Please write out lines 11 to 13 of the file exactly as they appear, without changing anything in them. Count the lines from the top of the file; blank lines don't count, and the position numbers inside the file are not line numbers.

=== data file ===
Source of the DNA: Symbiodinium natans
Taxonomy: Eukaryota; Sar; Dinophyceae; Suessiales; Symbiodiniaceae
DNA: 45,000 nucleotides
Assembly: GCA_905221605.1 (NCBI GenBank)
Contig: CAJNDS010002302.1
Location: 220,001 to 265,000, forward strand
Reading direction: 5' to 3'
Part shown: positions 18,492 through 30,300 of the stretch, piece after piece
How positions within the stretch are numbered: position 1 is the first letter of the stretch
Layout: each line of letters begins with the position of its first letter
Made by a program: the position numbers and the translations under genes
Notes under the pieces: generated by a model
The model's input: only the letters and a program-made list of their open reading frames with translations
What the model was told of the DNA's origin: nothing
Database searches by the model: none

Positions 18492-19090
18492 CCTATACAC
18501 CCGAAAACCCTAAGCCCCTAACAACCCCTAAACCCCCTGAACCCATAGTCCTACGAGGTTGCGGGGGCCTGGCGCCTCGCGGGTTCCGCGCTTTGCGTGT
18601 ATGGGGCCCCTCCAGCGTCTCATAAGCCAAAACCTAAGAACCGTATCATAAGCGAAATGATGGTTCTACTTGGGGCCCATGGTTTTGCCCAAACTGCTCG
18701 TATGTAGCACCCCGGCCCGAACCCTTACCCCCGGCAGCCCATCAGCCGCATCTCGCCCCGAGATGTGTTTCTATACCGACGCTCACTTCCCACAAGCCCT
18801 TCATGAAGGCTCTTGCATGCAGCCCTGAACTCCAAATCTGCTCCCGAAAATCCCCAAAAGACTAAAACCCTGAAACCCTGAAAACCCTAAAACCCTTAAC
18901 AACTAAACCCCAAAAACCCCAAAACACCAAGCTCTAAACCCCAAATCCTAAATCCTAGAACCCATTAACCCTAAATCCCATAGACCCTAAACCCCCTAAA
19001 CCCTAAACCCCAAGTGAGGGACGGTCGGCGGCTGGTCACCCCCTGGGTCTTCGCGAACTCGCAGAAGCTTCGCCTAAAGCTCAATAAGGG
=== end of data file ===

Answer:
Made by a program: the position numbers and the translations under genes
Notes under the pieces: generated by a model
The model's input: only the letters and a program-made list of their open reading frames with translations